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Momoyo K. Menz, Erich E. Sutter, Mike Fendick; The Fast Component of Adaptation Recovery of The mfERG. Invest. Ophthalmol. Vis. Sci. 2011;52(14):688.
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© ARVO (1962-2015); The Authors (2016-present)
To simulate multifocal double flash responses in normals and patients with retinal diseases using the mfERG.
We analyzed the data taken by means of the standard mfERG protocol in 73 normal subjects. Normally, only the first - order kernel from the mfERG is analyzed. We have developed a method of analysis we call "synthesis" which combines all kernels above the noise level. We can then synthesize or simulate what responses would look like if a stimulus consisted of a series of flashes. Our primary interest is with simulating a double flash experiment with increasing flash intervals. Recovery curves after adaptation to the initial test flash were plotted. The data recorded in patients with age related macular degeneration (AMD) and diabetic retinopathy (DM) were analyzed with the same technique and compared to the mean of the normals.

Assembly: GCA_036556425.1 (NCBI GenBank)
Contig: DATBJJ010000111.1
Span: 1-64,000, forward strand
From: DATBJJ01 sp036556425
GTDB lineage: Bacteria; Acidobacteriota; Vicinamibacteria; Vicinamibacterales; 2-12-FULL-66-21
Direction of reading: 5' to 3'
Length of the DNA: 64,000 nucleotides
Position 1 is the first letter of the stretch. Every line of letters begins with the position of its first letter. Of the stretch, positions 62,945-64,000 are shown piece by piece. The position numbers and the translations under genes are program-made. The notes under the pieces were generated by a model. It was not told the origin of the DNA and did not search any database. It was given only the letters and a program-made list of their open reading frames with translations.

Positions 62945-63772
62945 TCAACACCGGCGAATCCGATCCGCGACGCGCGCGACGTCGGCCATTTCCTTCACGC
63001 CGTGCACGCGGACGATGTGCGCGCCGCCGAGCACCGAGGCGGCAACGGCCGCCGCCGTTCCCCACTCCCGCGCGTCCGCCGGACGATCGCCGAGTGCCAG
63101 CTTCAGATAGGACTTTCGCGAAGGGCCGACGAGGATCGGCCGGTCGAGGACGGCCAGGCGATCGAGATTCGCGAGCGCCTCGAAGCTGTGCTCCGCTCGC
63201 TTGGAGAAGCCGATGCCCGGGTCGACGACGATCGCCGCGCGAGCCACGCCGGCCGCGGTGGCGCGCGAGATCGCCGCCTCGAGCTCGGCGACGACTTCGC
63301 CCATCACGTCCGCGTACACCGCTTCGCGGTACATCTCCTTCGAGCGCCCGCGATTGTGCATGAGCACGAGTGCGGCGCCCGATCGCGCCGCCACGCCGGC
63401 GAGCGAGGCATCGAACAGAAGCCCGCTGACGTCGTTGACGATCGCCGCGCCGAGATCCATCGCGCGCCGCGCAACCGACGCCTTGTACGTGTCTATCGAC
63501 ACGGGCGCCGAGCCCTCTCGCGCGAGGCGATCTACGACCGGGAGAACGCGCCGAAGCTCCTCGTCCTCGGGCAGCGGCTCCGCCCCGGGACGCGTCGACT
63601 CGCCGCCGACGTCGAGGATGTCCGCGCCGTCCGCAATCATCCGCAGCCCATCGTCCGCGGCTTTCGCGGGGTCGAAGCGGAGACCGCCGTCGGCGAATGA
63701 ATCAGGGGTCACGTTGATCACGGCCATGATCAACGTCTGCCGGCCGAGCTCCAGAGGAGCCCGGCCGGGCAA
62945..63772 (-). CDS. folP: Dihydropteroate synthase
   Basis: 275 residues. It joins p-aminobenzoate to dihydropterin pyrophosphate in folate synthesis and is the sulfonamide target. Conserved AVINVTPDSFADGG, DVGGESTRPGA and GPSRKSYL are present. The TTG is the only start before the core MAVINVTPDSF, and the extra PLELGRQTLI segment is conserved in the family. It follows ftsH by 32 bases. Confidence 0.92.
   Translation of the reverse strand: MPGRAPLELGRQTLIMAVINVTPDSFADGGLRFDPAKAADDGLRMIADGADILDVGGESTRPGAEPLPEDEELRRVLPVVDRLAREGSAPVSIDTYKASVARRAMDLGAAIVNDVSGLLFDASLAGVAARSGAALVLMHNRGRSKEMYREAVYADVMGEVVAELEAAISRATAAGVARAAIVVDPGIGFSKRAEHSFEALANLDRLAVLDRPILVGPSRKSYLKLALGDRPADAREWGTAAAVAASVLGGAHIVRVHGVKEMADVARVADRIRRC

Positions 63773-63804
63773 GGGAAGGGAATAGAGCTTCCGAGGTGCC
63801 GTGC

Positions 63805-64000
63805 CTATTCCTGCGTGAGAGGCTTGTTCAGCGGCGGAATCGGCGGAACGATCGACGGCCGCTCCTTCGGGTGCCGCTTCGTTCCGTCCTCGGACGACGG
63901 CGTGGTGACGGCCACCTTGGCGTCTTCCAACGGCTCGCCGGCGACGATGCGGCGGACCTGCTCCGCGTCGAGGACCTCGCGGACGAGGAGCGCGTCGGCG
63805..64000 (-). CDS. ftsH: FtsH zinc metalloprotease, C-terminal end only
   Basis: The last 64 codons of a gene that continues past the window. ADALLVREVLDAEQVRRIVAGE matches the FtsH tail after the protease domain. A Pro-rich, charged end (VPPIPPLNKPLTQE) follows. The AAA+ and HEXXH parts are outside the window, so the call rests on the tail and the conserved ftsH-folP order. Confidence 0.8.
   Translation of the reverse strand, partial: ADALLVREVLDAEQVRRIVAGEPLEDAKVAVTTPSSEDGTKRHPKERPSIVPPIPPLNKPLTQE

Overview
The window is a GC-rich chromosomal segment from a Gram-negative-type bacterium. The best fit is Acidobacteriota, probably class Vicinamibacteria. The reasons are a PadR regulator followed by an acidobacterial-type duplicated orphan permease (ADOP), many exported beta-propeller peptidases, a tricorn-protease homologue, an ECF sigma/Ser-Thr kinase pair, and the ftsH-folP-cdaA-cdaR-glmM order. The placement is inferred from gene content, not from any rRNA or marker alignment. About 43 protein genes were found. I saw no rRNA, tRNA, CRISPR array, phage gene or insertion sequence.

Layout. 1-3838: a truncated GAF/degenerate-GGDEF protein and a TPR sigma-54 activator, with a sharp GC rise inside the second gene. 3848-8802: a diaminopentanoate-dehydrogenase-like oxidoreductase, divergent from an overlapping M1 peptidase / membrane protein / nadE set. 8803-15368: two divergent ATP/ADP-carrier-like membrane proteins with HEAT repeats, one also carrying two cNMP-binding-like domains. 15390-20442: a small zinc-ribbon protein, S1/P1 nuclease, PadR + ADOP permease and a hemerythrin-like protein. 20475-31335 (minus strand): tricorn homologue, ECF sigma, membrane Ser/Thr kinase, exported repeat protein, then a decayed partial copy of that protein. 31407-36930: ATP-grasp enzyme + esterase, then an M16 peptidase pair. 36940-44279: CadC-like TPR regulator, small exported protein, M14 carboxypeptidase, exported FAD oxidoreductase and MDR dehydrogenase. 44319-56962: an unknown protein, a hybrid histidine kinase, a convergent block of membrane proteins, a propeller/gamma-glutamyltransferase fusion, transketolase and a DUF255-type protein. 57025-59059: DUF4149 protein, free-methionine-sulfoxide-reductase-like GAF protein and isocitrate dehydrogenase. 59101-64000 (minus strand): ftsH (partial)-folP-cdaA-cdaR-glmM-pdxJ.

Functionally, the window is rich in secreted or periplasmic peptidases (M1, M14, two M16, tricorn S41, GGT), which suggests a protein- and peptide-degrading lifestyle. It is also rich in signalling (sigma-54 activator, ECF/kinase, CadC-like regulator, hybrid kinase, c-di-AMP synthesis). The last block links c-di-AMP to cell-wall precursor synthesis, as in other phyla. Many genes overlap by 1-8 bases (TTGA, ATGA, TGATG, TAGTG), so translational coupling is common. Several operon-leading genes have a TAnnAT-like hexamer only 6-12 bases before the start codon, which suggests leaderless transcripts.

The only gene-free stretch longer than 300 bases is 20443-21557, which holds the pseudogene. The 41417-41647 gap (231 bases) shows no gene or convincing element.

The average time course of response recovery rate in normals was linear followed by saturation. Complete recovery to the isolated single flash response was reached after approximately 50 ms. In some AMD patients, highly abnormal recovery was seen in the center, while the recovery was within normal range in the periphery. A patient with DM showed little response recovery in the whole tested area, although his standard mfERG results presented in usual form did not show severe abnormality.
The kernel series derived from standard multifocal m-sequence records provides local information on the response kinematics. Patients whose first order response topography is within normal range may show highly abnormal response recovery after flash. The derivation of recovery curves from standard multifocal records may have clinical application.
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